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Strategic decision-making in development theory and practice : a learning approach to democratic development

Wilson, James Ralph (2004)
Ph.D. thesis, University of Birmingham.

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Abstract

This thesis comprises two Parts. The first develops a theoretical framework for analysing development policy and practice. A central argument is that a reason for widespread discontent with the so-called ‘Washington consensus’ is the exclusion of the majority of people from the governance of their development. An implication is that ‘development’ will continue to fail people until decision-making structures are altered to reflect the views of those that are seeking to ‘develop’. This perspective suggests the possibility of a ‘dual approach’ to policy that seeks to alter decision-making structures while working in the shadow of the consensus; a learning process of democratic engagement in development, both within and across localities. When extended to consider the contested theme of ‘globalisation’, our framework provides an analytical meeting ground for seemingly polar views, making a conceptual distinction between elite and democratic globalisation. The second Part of the thesis then advances and applies this framework through the exploration of specific issues and cases: the importance of communication for the governance of development; a specific case study of multinational engagement in local development processes; the role of ‘clusters’ in employment generation processes; and an analysis of the recent Argentinian economic crisis.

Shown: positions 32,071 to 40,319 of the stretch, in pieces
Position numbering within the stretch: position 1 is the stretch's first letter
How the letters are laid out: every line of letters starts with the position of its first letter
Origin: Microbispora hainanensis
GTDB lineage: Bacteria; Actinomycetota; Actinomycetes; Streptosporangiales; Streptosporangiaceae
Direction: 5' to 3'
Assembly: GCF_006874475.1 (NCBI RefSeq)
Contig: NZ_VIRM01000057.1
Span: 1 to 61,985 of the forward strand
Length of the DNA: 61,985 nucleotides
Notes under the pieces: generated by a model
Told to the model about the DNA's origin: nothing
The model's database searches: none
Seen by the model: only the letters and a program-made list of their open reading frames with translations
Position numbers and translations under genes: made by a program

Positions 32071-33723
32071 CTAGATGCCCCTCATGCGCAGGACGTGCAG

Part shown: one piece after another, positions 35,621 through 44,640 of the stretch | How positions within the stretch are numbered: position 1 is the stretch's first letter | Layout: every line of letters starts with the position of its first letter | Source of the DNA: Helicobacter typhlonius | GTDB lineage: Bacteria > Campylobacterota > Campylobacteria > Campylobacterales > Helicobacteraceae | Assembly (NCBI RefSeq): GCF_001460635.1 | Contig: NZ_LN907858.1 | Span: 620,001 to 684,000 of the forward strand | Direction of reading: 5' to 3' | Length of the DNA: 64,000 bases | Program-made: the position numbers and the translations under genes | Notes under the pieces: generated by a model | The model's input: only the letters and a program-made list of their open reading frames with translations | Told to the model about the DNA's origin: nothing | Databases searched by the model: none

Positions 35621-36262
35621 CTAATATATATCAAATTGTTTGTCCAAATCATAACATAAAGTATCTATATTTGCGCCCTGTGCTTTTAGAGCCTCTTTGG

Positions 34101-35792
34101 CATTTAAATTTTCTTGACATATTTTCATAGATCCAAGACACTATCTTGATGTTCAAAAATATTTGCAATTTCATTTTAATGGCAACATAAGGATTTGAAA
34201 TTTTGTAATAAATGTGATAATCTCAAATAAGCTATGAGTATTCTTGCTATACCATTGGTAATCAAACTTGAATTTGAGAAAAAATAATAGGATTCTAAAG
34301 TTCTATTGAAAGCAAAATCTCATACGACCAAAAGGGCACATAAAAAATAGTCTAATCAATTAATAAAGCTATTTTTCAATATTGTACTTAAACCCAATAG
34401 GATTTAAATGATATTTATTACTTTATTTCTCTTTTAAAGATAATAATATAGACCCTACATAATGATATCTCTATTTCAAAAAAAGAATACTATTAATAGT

Type of Work:Ph.D. thesis.
Supervisor(s):Sugden, Roger
School/Faculty:Schools (1998 to 2008) > School of Business
Department:Business
Additional Information:

Appendix D was reproduced and published as an appendix to BRANSTON, J. Robert, SUGDEN, Roger and WILSON, James R. 'International Perspectives on the Prosperity of a Region: A Personal Reflection', in: Roger SUGDEN, Rita HARTUNG CHENG and Richard MEADOWS (eds.), Urban and Regional Prosperity in a Globalised, New Economy, Cheltenham: Edward Elgar, 2003.

Keywords:Economic Development Policy; Washington Consensus; Governance; Decision-Making; Learning; Globalisation; Clusters; Argentina
Subjects:HC Economic History and Conditions
HF Commerce
HB Economic Theory
Institution:University of Birmingham
Library Catalogue:Check for printed version of this thesis
ID Code:115
This unpublished thesis/dissertation is copyright of the author and/or third parties. The intellectual property rights of the author or third parties in respect of this work are as defined by The Copyright Designs and Patents Act 1988 or as modified by any successor legislation. Any use made of information contained in this thesis/dissertation must be in accordance with that legislation and must be properly acknowledged. Further distribution or reproduction in any format is prohibited without the permission of the copyright holder.
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